Time for home but not before we saw a couple more Little Bunting and good views of Black Guillemot in Lerwick harbour.
Black Guillemot, Lerwick

Little Bunting, Lerwick

Sunday, 11 September 2016

Its Been a Month

Joy and I spent two and a half weeks on Tenerife where we basically chilled out in what has been a stressful year so far. We did a bit of birding but didn’t over do it as there are few bird species available. In fact we only managed 49 species – but as usual the quality was high.

Blue Chaffinch

Bertholts’s Pipit

In no particular order: Bolle’s Pigeon, White-tailed Laurel Pigeon, Spanish Sparrow, Monk Parakeet, Bertholts Pipit, Sardinian Warbler, Spectacled Warbler, Plain Swift, Pallid Swift, Canary, Barbary Partridge, Barbary Falcon and thousands of Cory’s Shearwaters.

Back home and Tuesday saw me around the Reservoir where it was rather quiet. A phonecall from Bobby D regarding parking for Shetland saw us mulling over a possible trip to Cornwall for the day. Hudsonian Whimbrel and Dalmatian Pelican had been pulling at me for a while now, and the chance to share the costs proved too much. The outside chance of the Scillies Cliff Swallow relocated to Cornwall also played its part.

4.30am on Thursday we were off! Mammals were impressive with Bobby D seeing Badger, but the mammalian star was my and BD’s first Polecat which ran across the road near Maxstoke. The rest of the journey was uneventful apart from a Barn Owl which flew across the M5 somewhere in Somerset.

We eventually arrived at Helston at Loe Pool but as the Pelican had not been reported for a couple of days we weren’t particularly confident. We parked up and made our way to the south end where we searched in vain. We worked our way along the shoreline but drew a blank. We headed back to the car and were about to leave when I suggested that we try the north end on the off chance. Halfway down the hill we met a birder who had seen the bird, so it was just a straightforward walk and there it was beached up on a sand bar. Although the possibility that the bird will be accepted by the birding authorities is open to doubt, it was certainly impressive and worth the effort if in the area. Anyway, tick wise it is one for the back burner.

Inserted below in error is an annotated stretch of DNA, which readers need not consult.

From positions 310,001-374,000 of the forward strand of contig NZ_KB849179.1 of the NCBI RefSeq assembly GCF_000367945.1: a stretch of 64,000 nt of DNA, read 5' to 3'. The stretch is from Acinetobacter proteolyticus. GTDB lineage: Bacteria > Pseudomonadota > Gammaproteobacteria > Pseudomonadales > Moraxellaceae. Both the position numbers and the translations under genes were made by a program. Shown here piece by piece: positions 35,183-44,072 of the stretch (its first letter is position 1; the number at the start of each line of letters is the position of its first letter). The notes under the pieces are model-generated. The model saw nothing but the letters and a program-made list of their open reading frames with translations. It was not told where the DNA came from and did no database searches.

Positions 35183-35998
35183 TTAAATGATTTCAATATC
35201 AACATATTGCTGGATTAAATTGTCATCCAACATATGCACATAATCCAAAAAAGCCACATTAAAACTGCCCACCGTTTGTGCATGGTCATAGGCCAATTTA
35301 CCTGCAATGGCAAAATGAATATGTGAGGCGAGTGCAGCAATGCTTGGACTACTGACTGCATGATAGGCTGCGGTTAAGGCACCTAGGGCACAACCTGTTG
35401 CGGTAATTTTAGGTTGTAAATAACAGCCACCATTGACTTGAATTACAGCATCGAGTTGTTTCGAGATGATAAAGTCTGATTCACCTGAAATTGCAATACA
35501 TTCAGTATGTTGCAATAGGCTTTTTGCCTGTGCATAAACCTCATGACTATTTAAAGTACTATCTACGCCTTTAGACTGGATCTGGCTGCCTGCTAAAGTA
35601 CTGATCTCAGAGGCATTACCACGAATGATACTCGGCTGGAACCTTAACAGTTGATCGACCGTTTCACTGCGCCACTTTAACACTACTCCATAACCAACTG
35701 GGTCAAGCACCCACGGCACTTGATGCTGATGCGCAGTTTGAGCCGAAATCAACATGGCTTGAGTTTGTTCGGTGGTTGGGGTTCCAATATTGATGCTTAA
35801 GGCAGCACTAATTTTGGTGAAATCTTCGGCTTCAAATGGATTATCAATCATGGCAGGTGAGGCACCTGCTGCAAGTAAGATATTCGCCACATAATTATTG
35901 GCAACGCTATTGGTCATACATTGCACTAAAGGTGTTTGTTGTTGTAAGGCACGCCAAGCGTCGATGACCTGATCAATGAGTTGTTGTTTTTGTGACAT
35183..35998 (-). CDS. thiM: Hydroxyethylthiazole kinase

Dalmatian Pelican, Cornwall
It was only a short distance to the next site just outside Penzance where we parked on the street rather that pay £4 for parking! We worked out way around the coast and found the Hudsonian Whimbrel with two Bar-tailed Godwit feeding on the tide line in a small cove. The birds immediately took flight where the lack of a white mark on the back was apparent. Fortunately the birds returned within a couple of minutes affording us really good views.

Hudsonian Whimbrel, Cornwall